Launch School Assessments can be stressful, but stress isn’t the point.
Before my first interview assessment at Launch School, I had heard how effectively it could prepare me for the stress of a industry job interview. The assessment is also a thorough interrogation of how well you have developed your proficiency of the course material. It is appropriate that emotional factors (e. g. stress, anxiety) are a central part of the discussion about what it takes to preform well in a programming interview.
After completing the course work, and mastering your precision of language explaining code for the written assessment. The hurdles left to performing well in the interview are: be confident in your problem solving process, and figure out how to perform under pressure. However, it’s good to keep some perspective when looking forward to an upcoming assessment.
It’s not called The Gauntlet or, The Code Beat Down. It’s called exactly what it is: an Assessment. Preforming under pressure may be a factor, but adding pressure is not the role of the interviewer. From the Launch School FAQ page:
Every assessment will have an extensive study guide to set expectations and explain the process, so you’ll know exactly what and how to prepare. You won’t be set up to fail, but at the same time, there’s also no place to hide in assessments.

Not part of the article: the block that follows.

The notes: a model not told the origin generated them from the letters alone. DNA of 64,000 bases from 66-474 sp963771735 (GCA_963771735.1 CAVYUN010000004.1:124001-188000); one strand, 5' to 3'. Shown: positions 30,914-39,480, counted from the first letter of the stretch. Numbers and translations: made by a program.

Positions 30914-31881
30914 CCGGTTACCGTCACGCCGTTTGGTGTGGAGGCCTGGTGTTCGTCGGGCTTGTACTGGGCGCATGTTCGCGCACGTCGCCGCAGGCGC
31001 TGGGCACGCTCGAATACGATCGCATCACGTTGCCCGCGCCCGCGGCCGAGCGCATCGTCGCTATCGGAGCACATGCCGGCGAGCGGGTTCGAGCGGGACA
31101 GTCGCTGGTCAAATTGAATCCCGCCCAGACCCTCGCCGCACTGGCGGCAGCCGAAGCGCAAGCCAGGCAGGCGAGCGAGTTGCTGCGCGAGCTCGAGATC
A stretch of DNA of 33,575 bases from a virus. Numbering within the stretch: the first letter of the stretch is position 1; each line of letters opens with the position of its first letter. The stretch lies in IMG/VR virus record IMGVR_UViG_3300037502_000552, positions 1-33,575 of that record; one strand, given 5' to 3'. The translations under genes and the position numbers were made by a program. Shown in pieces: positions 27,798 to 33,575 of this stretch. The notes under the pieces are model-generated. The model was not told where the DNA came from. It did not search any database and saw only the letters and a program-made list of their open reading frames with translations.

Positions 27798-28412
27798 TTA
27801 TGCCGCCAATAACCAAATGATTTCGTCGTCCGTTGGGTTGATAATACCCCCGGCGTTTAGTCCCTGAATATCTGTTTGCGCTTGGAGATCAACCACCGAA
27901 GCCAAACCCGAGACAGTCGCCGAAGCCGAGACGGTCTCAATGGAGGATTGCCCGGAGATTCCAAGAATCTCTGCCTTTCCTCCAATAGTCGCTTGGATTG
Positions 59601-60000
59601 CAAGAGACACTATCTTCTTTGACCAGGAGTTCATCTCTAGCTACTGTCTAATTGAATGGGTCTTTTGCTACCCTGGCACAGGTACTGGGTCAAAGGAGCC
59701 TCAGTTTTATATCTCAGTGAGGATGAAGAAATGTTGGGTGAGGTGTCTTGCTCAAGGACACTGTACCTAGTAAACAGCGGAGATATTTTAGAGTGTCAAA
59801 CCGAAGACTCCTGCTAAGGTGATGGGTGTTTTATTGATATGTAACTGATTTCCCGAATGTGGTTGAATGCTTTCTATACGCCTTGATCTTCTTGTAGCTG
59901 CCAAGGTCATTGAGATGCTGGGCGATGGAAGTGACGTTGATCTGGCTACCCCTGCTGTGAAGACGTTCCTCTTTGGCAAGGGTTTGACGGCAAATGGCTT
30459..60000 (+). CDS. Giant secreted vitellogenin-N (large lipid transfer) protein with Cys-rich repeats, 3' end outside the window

I would describe the tone of the interview to be professional and even friendly. The launch school staff are empathetic about stressful elements of the interview, even taking them into account when they give feedback on your performance (although this does not mean leniency in grading).
Taking this topic one step further, a brutal assessment would go against Launch School’s principles of mastery based learning. An assessment is a chance demonstrate your peak performance at that level of learning. The interview environment is one where you can achieve your best. Not one in which you will endure abusive responses to mistakes.
Your performance is not scrutinized until after the interview is complete. During the interview, the interviewer may give small amounts of help. Such as: pointing out if you made a typo, answering if you explained a step clearly or, asking a leading question to help you get back on track to a solution.
Hopefully I was able to give you a better perspective on how Launch School interview assessments are conducted. Although assessments can be difficult there is no reason to consider them scary.